Disaster Management

Natural disasters, such as floods, (wild)fires, volcanic eruptions, droughts, hurricanes, tsunamis, earthquakes or landslides are often so large in scope, it's difficult and expensive to monitor from the ground. Aerial and satellite imagery is invaluable in mapping large areas, helping people assess the extent of a disaster, damages and possible future developments.

Some disasters are caused by humans - to learn more about how satellite imagery can be used to monitor armed conflicts, read our guest blog post by Wim Zwijnenburg.

To explore how satellite imagery can be used to monitor disasters yourself, visit EO Browser, and choose a theme you're interested in (such as volcanoes, wildfires, or floods and droughts) in the dropdown menu. Then select highlights, where we have prepared interesting locations for you to explore. Read the descriptions, and try out different premade visualizations, that are commonly useful for each event.

Several useful custom scripts can be found on our custom scripts github page, where we have a category Disaster management and prevention algorithms for Sentinel-1 and Sentinel-2. Each of them has a description and a direct link to EO Browser.


Wildfires occur naturally in summer, when the vegetation is dry due to a drought, and the ground is hot due to high temperatures. In such conditions, even a single spark can ignite a devastating wildfire. Sometimes, fires are ignited by the sun, but more often, they are ignited by humans, who are either burning the land for agriculture or wood, or by accident, such as with a discarded cigarette or a campfire. Once a fire started, it can spread rapidly, if the wind is strong enough, resulting in a catastrophe.

Monitoring land surface temperature and the state of the vegetation due to drought is important in preventing wildfires, and looking at wildfires from space makes it possible to assess their extent, helping us predict their behaviour and assess damages. Satellite imagery is commonly used to detect and map wildfires. Sentinel-2 satellite short wave infrared bands 11 and 12 are heavily reflected by heated areas and are capable of penetrating the atmosphere, thus giving us valuable information on what is happening under thick smoke. Additionally, a near infrared band 8 of Sentinel-2 can be used to map vegetation, as NIR wavelengths are heavily reflected by dense and healthy vegetation. We can thus use this information to construct indices and visualize wildfires.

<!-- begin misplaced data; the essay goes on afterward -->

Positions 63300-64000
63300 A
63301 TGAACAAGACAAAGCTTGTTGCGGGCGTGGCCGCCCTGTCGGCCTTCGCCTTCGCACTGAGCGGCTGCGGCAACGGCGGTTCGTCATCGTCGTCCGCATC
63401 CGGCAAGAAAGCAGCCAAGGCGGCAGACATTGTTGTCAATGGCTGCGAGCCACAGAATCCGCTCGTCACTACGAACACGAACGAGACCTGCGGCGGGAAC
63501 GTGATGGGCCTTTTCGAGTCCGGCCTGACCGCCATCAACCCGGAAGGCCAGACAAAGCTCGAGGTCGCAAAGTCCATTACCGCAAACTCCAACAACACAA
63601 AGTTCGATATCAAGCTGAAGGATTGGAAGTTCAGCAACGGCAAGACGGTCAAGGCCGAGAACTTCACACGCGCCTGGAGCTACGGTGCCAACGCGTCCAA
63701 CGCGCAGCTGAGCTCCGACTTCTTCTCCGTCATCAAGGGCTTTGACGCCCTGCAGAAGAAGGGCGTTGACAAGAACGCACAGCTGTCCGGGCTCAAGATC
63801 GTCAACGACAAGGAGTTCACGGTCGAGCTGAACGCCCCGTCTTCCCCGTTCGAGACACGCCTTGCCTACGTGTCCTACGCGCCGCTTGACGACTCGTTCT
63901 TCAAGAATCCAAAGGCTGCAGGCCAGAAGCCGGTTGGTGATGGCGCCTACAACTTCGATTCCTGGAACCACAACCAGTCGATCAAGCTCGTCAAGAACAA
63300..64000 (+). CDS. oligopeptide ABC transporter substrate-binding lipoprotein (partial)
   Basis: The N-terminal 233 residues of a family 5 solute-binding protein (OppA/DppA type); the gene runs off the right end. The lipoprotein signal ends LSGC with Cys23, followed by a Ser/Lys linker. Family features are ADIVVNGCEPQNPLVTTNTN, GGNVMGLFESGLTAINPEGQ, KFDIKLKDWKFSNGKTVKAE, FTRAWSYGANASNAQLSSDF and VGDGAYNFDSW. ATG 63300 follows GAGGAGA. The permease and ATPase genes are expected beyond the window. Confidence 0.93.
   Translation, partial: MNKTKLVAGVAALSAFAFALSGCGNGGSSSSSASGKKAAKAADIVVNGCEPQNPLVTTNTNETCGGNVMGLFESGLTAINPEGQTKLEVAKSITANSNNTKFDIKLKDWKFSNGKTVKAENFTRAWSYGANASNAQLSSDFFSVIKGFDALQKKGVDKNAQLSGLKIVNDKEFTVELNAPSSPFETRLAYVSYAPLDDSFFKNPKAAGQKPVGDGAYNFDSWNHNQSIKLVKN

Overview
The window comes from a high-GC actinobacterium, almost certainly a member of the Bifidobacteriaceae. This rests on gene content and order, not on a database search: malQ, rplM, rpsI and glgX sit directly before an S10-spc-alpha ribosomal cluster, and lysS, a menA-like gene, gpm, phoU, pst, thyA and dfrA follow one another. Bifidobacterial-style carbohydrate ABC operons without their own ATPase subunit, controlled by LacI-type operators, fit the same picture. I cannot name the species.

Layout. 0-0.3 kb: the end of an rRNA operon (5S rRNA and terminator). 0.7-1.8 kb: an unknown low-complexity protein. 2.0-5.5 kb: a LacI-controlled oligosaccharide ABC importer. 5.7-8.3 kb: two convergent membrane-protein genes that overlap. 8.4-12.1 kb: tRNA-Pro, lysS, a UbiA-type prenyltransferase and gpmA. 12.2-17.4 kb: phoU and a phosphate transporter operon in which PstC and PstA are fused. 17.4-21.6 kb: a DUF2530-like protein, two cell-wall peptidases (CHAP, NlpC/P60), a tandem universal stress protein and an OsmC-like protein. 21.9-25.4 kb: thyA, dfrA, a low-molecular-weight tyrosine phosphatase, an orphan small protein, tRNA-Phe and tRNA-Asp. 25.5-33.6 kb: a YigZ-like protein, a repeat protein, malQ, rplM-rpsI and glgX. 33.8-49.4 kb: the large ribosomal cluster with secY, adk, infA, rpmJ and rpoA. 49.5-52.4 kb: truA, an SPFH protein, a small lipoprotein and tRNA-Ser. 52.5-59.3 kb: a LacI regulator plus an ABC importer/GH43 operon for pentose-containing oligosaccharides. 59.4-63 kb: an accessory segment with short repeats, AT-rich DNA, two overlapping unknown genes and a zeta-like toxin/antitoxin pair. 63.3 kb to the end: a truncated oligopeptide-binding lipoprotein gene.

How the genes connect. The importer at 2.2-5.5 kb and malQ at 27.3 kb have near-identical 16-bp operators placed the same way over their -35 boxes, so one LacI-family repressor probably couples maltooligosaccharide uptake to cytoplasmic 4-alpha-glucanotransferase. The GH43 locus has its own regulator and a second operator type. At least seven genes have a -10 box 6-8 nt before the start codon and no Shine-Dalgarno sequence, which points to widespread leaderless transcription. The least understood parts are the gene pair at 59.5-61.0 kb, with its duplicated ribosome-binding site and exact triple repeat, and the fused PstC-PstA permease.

On the left image below, you can see the Oregon wildfire on September 9, 2020, in natural colors, emmiting thick smoke. On the right image, a custom composite using SWIR and NIR bands was used to penetrate the smoke and highlight the fires and the area burned.

As wildfires emit harmful gases, such as carbon monoxide, carbon dioxide, methane and nitrogen dioxide, satellites capable of detecting these, such as Sentinel-5P, can be of great help in monitoring such atmosphere changes. On the image below, you can see a clear increase in carbon monoxide gas emitted by the same wildfire.


Satellite imagery can assist environmental monitoring by detecting changes in the Earth's vegetation, atmospheric trace gas content, sea state, ocean color, and ice fields. By monitoring vegetation changes over time, droughts can be monitored by comparing the current vegetation state to its long term average.